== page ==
'It’s now on us to respond': A new Atlassian study finds many employees would quit if their employer didn't align with their values

Mike Cannon-Brookes (left) with Atlassian co-founder Scott Farquhar (Photo by Kelly Sullivan, Getty Images for Fortune)
  • Atlassian released a report which found Aussies want businesses to be just as concerned with their impact on society as they are with their financial performance.
  • The research was conducted by PwC, and found 31% of employees would quit their job if their company didn’t align with their values.
  • Dom Price, work futurist at Atlassian, told Business Insider Australia most businesses have a stance on certain issues, they may just need to be more vocal about them.
  • Visit Business Insider Australia’s homepage for more stories.

Australians want their workplaces to play a bigger role in issues that matter to them.

Research commissioned by tech company Atlassian found businesses are more likely to lose employees if they don’t take a stand and be vocal about important issues.

According to the Return on Action report – which was conducted by PwC – 69% of respondents agree that businesses should be just as concerned with their impact on society as they are with their financial performance.

It found that only 34% of people are satisfied with the amount of action their company is taking on major issues like climate change, data privacy and the cost of living.

Atlassian co-founder Mike Cannon-Brookes said in a statement that for Australian businesses, sitting on the fence is no longer good enough.

“As business leaders, we have an awesome responsibility,” he said. “Employees want us to ensure we are making the planet better, not worse. Faced with government inaction on some of our biggest problems, it’s the business community that can step up and drive meaningful change”.

Fellow co-founder Scott Farquhar said in a statement that many companies focus only on the return on investment but “times have changed”.

“As business leaders we should listen to the views of the workforce; focusing on our impact on society delivers a return of its own,” Farquhar said. “It’s now on us to respond.”

The report’s major findings

The research was conducted in October 2019, with a survey conducted on 1,200 Australian employees. A similar study was conducted on more than 2,500 employees in the US, where Atlassian is publicly listed.

In the report, the most important issues for Austrailans were the environment (55%), economic factors (47%) and health and wellbeing (45%). The report also found that 75% of respondents acted on at least one societal issue in the past 12 months – mainly around the environment.

When it came to employee retention, the report highlighted that 31% of employees would quit their job if their company didn’t align with their values. This attitude was felt most strongly by Gen Y (39%) followed by Gen Z (29%), Gen X (25%) and Baby Boomers (22%).

What most Aussies want their employers to do is take responsibility for their environmental impact, as well as use and invest in renewable energy. They also want business leaders to hold politicians to account on major issues.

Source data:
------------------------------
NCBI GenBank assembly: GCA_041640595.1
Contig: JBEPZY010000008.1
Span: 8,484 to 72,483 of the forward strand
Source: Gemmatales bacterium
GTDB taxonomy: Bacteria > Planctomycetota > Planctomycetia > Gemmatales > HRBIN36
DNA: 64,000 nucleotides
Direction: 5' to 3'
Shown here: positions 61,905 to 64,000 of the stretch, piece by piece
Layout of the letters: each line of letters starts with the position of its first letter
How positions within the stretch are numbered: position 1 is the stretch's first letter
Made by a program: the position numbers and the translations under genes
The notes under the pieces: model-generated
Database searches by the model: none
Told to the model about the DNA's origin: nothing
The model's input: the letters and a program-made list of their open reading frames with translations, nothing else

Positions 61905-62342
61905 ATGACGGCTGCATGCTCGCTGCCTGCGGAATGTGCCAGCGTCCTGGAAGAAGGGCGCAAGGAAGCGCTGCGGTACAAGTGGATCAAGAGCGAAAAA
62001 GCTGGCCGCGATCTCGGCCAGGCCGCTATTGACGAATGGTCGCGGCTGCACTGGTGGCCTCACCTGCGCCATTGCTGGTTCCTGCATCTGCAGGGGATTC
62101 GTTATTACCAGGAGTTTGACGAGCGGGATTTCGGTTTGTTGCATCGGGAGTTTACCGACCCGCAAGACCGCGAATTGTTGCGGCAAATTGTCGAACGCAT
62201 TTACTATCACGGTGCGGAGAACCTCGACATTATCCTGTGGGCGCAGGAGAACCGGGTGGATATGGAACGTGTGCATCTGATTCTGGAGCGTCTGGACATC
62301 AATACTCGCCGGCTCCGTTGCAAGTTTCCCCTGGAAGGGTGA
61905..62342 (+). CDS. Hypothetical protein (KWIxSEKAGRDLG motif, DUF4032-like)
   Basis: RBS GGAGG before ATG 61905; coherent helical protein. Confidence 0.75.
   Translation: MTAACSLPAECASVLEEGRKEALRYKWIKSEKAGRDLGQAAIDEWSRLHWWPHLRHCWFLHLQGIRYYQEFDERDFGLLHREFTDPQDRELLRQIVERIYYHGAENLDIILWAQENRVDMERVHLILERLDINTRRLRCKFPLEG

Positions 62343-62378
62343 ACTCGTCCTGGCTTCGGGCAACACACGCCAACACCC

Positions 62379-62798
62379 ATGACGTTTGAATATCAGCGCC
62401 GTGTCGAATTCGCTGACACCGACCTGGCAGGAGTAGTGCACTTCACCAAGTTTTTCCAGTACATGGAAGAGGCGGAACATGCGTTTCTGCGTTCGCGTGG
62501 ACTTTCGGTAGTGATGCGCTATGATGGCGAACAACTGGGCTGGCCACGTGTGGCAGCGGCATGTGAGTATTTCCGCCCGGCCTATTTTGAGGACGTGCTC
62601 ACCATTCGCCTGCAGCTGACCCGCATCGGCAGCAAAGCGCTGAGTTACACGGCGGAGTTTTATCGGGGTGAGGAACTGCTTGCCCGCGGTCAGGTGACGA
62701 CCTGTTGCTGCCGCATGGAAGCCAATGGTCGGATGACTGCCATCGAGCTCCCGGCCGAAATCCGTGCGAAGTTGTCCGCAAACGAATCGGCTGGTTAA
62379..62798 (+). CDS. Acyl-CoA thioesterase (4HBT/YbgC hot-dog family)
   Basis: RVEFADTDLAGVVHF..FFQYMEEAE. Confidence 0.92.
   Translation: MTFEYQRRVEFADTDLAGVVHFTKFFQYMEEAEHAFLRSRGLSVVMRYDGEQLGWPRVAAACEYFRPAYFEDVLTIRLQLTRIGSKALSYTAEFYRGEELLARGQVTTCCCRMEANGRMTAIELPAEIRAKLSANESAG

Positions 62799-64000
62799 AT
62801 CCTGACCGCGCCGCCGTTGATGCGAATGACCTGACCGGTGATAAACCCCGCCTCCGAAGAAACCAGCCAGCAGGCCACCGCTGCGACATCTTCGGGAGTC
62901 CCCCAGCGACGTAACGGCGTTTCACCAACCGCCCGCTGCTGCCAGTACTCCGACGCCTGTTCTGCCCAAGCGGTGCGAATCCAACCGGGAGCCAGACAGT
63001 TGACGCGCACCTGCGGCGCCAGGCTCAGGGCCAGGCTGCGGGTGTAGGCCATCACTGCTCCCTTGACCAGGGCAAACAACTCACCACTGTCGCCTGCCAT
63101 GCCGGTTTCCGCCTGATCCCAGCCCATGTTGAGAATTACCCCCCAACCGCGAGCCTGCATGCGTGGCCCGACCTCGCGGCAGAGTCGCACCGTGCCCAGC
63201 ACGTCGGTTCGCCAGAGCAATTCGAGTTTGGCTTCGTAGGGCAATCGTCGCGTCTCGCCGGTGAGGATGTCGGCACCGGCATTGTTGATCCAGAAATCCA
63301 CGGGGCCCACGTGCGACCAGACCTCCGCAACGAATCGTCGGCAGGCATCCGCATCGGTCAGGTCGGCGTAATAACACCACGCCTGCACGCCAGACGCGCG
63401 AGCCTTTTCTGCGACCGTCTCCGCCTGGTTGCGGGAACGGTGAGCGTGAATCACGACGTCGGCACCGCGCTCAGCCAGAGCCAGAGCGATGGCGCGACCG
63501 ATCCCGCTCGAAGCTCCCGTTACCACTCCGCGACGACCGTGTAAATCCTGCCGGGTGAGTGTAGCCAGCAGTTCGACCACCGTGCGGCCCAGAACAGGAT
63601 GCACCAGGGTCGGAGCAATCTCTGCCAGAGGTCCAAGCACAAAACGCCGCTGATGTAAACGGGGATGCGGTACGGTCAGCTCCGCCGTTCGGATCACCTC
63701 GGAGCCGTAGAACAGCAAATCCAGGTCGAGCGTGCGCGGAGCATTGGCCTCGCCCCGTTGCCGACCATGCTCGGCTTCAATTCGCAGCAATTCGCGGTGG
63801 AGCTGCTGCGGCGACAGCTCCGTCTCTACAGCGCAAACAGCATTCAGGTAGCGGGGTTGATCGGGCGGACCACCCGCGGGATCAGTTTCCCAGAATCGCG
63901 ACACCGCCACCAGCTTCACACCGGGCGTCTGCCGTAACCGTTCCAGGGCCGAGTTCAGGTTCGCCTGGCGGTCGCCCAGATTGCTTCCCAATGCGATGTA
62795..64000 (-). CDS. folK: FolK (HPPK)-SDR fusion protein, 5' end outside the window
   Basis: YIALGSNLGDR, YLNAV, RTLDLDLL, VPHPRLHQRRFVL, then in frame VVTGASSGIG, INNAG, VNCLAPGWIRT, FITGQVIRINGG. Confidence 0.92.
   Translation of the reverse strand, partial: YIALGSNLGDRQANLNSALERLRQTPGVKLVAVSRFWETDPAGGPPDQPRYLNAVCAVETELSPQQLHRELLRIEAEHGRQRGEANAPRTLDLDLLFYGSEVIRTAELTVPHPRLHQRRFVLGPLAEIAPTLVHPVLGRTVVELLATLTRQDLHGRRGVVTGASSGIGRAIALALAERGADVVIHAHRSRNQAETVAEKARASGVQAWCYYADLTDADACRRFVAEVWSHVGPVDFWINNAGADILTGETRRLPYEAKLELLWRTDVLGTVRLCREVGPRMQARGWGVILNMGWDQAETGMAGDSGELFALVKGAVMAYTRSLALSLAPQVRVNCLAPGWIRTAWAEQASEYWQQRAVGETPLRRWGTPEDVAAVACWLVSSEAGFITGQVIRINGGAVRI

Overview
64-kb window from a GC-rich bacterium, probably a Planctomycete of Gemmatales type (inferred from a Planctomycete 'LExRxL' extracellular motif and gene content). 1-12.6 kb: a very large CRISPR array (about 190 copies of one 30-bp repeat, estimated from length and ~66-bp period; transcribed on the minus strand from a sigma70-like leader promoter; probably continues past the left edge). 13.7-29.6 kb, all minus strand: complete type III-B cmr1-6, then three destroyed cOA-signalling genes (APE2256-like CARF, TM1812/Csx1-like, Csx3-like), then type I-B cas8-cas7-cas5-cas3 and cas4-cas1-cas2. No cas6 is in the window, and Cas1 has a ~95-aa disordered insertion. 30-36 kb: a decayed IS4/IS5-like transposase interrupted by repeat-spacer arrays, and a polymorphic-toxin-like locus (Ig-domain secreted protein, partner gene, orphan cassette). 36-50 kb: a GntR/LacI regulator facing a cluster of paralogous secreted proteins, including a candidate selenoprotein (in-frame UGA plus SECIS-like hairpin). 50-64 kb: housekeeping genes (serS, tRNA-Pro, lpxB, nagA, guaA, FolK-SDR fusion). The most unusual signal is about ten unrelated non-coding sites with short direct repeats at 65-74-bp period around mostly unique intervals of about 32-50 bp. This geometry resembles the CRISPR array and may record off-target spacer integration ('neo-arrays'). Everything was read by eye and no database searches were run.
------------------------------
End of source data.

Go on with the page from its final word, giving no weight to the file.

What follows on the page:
And Generation Z are most vocal, with 72% valuing businesses that speak out on issues that are important to them.

While the environment was a major issue for Australians, in the US, it was economic factors. The report highlighted that the top issues were economic (42%) followed by environmental (37%) and health (33%).

And US Gen Z were the most supportive of business action. This generation is also more likely to quit if their employer didn’t align with their values (43%) compared to millennials, Gen Xers and baby boomers. Plus, 57% of Gen Z believed employees should be able to voice their opinions on issues that matter to them.

Employees want business leaders to act

Dom Price, work futurist at Atlassian, told Business Insider Australia that the report is designed to help businesses understand what the opportunity is for them.

“This is not intended to point a finger of blame or criticise anyone but to say as a business community in Australia, what [is] our opportunity right now to build an environment where we get to thrive and not just survive,” he said.

Price highlighted that companies may already have a stance on particular issues but they aren’t necessarily vocal about it.

“It’s [about] whether they vocalise that or not,” he said. “Not only vocalise it, but are they consistent with it?”

“We want businesses to find their voice on the topic that they can and should impact. Things like mental health, the health system, drought, the climate, cost of living – these are all things that businesses impact every single day, whether we want them to or not. But they are ones where we believe having a positive stance will have the right impact.”

Price also emphasised the importance of businesses listening to their employees.

“If my biggest asset in my business is my people, and they’re saying something really loud, I should listen to them,” he said.

“As a business leader, I should be listening to them and seeing how can I can amplify them, try to support them, and how I can make them feel not separate from the world, but the work that they do and the things that they support in my business, support the world as well. And that congruence is where you get highly motivated and engaged employees.”

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